|                           ||                                        |
|                           \/                                        |
|                       PangoCairo                                    |
|                         /    \                                      |
|                     Pango    Cairo                                  |
|                                                                     |

This is, unfortunately, lots of work. I’m currently planning on not providing full bindings to Pango, Cairo or PangoCairo, although I don’t know how hard it would be to do so. If it ends up that it’s as simple as generating (or C-N-P’ing) the rest of the code, then I’ll go the whole way. I certainly won’t hold up D2K development for 100% coverage here.

I would feel remiss if I left this post without noting my dismay at Python’s lack of MinGW support, which is starting to snowball into a general dislike of Python. Its abject slowness, inability to use more than 1 CPU core, wild memory consumption, total mishandling of Unicode, lack of support for MinGW, and insane Python3 redesign (for essentially no good reason, because the Unicode redesign is broken) rule it out for almost anything I will ever do. I’d rather build a GUI in C++ with wxWidgets or QT, or C and GTK than I would with Python and respective bindings. I’d sooner build a website in Go or Java than I would with Python and its frameworks. Its CPU and RAM usage rule it out for systems programming, where C/C++/Go/Java shine.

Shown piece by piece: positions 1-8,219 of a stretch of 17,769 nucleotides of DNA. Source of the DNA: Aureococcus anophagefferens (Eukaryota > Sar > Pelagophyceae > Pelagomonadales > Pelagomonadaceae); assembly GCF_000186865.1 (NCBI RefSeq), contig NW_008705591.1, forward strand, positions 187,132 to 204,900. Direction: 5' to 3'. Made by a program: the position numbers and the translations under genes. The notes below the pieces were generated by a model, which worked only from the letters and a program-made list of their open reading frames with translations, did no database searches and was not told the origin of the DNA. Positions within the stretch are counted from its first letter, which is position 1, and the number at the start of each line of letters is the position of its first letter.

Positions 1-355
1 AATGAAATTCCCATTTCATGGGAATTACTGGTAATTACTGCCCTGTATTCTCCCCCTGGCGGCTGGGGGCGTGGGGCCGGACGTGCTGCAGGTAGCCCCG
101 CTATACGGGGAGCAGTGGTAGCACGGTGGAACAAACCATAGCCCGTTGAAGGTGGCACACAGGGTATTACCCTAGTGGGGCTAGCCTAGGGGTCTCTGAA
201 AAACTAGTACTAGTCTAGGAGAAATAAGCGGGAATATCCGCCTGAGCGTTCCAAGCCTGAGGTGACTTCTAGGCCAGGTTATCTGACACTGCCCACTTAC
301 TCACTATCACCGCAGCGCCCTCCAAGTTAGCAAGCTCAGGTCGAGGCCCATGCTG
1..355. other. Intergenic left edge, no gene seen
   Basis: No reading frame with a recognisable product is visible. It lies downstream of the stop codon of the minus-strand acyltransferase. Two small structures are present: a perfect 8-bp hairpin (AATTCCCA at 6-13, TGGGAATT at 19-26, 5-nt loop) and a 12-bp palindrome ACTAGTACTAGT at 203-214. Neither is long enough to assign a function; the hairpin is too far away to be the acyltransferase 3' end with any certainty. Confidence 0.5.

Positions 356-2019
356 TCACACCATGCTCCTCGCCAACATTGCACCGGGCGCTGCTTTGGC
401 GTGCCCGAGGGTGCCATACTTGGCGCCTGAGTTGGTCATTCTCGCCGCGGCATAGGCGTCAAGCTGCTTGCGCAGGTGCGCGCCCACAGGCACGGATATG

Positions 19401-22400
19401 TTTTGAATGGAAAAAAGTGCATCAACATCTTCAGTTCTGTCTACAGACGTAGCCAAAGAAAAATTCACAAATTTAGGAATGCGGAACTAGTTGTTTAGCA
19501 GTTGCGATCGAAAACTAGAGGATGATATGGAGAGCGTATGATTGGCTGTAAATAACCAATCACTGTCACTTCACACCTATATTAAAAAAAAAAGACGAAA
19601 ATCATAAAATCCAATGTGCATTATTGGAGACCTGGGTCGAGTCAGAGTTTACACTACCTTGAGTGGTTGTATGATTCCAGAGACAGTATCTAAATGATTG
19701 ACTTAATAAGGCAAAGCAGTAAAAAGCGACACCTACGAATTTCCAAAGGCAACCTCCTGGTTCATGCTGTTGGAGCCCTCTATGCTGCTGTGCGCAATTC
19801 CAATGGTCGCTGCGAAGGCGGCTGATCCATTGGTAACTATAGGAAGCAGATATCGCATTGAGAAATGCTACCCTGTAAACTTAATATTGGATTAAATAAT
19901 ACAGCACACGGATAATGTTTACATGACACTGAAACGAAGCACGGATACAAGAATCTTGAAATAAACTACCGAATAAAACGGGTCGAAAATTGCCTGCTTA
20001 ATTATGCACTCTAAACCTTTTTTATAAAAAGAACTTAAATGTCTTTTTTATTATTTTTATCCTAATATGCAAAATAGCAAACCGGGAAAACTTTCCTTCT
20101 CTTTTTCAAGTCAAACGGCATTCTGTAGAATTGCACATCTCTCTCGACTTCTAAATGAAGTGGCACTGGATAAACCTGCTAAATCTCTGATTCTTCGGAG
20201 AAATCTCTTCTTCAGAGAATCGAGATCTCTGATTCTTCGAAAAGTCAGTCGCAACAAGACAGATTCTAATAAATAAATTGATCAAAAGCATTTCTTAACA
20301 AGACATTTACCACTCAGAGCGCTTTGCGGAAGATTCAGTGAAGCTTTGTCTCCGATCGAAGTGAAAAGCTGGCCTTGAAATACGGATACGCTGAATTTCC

These days, all I use Python for are when I need better scripting than what Bash will provide, and to be honest, I’m thinking about improving my Bash knowledge so I won’t have to do that either. It’s crazy because I have a lot of deep Python knowledge, but it’s just not useful anymore.

Anyway, I think this delays scripting and the console for a while. I was hoping for a quick translation between the existing C code and the (to be rewritten more performantly) new Lua implementation, but it looks like there’s some plumbing I have to add first. That’s a shame because I was excited about this, but now it just looks like 90% grunt work.

D2K Plasma/Bullet Lag

Thu Nov 13, 2014

Rev. 42f4ae5 lessens the amount of data sent for certain types of actors (plasma, spider demon plasma, bullet puffs and blood spots) when they spawn. This was necessary because these actors tend to spawn very rapidly, causing lots of new information to be sent over the wire (delta compression doesn’t help here because the actors are new), which would lag (throttle) clients on bad connections. A little more could be done here, and in fact, the solution could be seen as a hack. I think Valve, for example, has fine-tuned controls about what entity fields are synchronized between client and server, which can be helpful for mods. In D2K, if you add more rapidly-spawning actors, there’s not a great way to tell the engine to only send certain data about them, let alone specify what that data should be, and how to fill in the blanks clientside.

D2K struggled with this more than other C/S ports because of its “send everything” philosophy. Delta compression works because the world usually changes very little, but an actor is 312 bytes, and delta compression can’t leave any of that data out when an actor first spawns. 2-3 new actors over a couple of TICs isn’t a big deal, but the SSG spawns something like 20 bullet puffs; that’s over 6K!